This chapter elaborates on certain aspects of the optimum income tax and the design of benefits. In Chapter 2, we examined the Basic Income/Flat Tax (BI/FT) proposal, looking at the choice between different levels of basic income and associated rates of tax, given that such a scheme was in force. The next important question concerns the choice between the BI/FT and the Social Insurance/Graduated Tax (SI/GT) arrangements found in most OECD countries. Here we need to consider both the graduation involved in most current income tax structures and the categorical nature of existing social insurance benefits, where a person qualifies by being unemployed, sick, etc. What considerations may lead us to be willing to abandon graduated taxes, with increasing marginal rates of taxation on higher incomes? What are the arguments for replacing existing categorical benefits by a universal basic income?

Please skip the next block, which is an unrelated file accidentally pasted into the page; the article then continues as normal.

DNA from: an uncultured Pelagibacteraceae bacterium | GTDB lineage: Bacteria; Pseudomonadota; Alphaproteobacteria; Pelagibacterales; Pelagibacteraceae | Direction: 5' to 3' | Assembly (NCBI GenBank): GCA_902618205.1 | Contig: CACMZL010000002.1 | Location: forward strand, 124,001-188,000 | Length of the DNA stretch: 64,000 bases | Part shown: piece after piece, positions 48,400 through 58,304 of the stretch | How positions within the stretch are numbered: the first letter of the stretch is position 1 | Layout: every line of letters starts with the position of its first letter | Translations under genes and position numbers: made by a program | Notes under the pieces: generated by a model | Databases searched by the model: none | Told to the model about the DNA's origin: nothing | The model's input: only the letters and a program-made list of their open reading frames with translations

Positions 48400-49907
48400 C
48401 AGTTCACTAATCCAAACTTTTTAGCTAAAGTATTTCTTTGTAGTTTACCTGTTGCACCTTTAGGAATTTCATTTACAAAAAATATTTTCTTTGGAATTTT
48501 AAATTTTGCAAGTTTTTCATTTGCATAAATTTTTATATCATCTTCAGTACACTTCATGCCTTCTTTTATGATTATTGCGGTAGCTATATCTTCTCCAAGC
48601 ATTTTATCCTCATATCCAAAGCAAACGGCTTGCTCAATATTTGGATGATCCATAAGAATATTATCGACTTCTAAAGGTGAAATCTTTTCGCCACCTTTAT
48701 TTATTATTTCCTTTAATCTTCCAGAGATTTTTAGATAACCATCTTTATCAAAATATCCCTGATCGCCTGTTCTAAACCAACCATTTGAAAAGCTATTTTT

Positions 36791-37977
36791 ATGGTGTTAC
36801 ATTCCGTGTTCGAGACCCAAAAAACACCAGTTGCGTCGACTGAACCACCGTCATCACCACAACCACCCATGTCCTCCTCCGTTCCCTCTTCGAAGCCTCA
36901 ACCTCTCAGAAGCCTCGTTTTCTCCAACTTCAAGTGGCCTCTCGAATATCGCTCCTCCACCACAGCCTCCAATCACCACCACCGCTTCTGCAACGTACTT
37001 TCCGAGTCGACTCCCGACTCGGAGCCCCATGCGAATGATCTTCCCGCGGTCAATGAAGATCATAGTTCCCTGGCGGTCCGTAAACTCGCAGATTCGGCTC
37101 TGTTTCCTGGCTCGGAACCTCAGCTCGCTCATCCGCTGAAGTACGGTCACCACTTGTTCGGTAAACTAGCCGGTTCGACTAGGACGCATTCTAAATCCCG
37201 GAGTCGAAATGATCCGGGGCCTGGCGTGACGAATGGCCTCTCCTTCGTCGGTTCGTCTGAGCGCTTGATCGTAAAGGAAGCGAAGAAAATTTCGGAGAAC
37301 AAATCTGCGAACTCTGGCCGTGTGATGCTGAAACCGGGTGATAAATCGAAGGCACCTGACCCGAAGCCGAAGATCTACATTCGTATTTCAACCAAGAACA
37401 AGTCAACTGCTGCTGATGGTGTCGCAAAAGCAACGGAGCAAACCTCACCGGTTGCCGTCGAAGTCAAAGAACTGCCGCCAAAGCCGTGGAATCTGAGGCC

Historically, the question involves moving from the SI/GT structure to the simplified BI/FT scheme, but analytically the effect may be most easily seen by starting with the BI/FT scheme and asking whether we would like to depart from this by introducing graduated marginal rates and categorical benefits. This is the approach adopted here. Sections 3.2-3.4 are concerned with the case for graduation; Section 3.5 deals with categorical benefits. In neither case is the analysis more than suggestive. A full discussion of just the theoretical merits of the two systems would require substantially more space; to examine the detailed institutional issues is far outside the present scope.